What’s the big deal anyway, though?  Besides hijacking a famous person’s identity online and treating it as just all in good fun, it’s a business hazard for the player/person-of-note that is being imitated.  In January 2010, comScore reported that Twitter brought in 75 million unique visitors (per this TechCrunch article with graph ).  With that many eyes reading 140-character messages, it has the strength to take a message and spread it with speed among a massive audience.

While a lot of people only see Twitter as someone spreading mundane things to entertain the masses, it does have its viral uses in reporting things as they happen, earning attention to situations of note, and can be a means of promoting an event or a cause that a person with a direct audience (or following) holds dear to them.

All this Twitter talk does not even address the 300+ million worldwide users on Facebook and the potential reach that it provides. Some personalities are more involved with the more established social networks than with Twitter. Current Lightning captain Vincent Lecavalier already has a profile with the network (as well as on MySpace), and the foundation that shares his name is active in promoting his causes.

On the other hand, there are six different personal profiles that claim to be Steven Stamkos. We’re not talking about “fan pages”, which are designed for fans of a person or product, but presenting themselves as Stamkos himself.

Martin St. Louis has five.

Back to Twitter, they’re very forthcoming with this and make it clear that “name squatting” is against Twitter’s terms of use.  Impersonation, however…:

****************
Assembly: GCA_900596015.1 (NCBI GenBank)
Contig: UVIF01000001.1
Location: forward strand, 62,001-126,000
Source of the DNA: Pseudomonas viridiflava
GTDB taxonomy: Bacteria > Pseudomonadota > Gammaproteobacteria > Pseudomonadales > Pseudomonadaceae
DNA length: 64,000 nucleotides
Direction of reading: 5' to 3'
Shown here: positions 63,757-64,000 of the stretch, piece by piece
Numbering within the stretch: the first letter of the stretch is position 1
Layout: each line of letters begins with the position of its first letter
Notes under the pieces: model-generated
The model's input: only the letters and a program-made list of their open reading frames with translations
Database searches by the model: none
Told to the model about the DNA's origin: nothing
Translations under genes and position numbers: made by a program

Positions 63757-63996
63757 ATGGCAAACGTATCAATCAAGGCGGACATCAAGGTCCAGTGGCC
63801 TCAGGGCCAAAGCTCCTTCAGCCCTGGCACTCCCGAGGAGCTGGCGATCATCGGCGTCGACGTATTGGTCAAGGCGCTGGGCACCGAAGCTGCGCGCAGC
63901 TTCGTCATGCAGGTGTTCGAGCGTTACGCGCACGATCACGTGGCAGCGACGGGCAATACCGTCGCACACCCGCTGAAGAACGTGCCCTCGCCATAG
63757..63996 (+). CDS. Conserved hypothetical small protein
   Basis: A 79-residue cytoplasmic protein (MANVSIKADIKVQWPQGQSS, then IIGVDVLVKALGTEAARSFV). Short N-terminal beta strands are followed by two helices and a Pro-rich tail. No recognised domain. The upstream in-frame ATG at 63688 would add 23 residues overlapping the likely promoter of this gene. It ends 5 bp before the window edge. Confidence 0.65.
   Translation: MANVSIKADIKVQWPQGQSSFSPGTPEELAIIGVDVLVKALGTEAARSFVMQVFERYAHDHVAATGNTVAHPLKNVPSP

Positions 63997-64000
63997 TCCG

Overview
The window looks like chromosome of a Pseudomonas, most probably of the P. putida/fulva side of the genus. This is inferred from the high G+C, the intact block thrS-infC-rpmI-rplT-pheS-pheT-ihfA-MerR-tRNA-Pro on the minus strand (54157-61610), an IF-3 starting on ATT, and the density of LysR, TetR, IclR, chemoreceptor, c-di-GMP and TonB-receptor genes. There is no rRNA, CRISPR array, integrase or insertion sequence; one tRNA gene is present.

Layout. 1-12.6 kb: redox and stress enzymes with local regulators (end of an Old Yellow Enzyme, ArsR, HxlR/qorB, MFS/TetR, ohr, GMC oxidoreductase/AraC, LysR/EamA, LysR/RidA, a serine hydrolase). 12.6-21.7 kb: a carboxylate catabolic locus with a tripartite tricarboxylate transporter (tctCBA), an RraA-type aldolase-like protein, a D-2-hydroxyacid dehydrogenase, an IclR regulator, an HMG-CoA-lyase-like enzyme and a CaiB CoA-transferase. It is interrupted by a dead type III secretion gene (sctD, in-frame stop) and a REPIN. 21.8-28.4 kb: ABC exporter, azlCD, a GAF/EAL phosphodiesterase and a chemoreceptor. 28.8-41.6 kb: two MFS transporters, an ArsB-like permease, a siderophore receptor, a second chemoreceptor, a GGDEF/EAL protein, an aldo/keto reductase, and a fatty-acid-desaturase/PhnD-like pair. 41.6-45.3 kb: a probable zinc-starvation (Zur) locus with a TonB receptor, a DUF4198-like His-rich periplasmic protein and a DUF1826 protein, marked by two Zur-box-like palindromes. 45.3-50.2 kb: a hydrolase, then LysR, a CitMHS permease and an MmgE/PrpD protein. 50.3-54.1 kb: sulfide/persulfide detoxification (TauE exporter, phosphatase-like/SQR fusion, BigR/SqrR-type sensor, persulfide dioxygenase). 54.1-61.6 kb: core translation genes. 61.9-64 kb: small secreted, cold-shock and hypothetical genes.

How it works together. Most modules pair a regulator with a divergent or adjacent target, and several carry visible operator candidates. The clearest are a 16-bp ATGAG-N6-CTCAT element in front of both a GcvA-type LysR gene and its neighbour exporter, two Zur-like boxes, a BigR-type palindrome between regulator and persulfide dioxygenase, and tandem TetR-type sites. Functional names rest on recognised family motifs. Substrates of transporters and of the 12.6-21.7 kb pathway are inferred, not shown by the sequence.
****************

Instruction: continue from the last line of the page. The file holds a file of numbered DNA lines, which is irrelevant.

Twitter users are allowed to create parody, commentary, or fan accounts. Please refer to Twitter’s Parody Policy for more information about these accounts. Accounts with the clear intent to confuse or mislead may be permanently suspended.

That parody policy gives clear rules on how to operate and put you in the clear.  As for what players and agents can do to secure their identity on Twitter, there are clear rules on how to stop impersonation accounts .

Twitter is also now implementing a verification policy, which makes it clear how you can tell if an account is that of the famous person it claims to be (and steps a player or celebrity can take to become verified).

As a fan on the Internet, you’re free to follow the name of someone famous, as well as whomever you want to on any social network site.   But to follow someone real is better than to follow an opportunist trying to capitalize off a famous person’s reputation.  You’re empowering an impostor when you follow the fake.

Make sure you do your homework and research just who you are adding.  After you verify, then you can trust.  Players and teams can do only so much to deal with impostors.  It’s ultimately up to you and your judgment.

For the record, we checked in with Lightning media relations manager Brian Breseman and asked him for the verified accounts for players and staff with the Tampa Bay Lightning.  He stressed the one official account with the team as the verified source for the Lightning on Twitter:  @tblightning.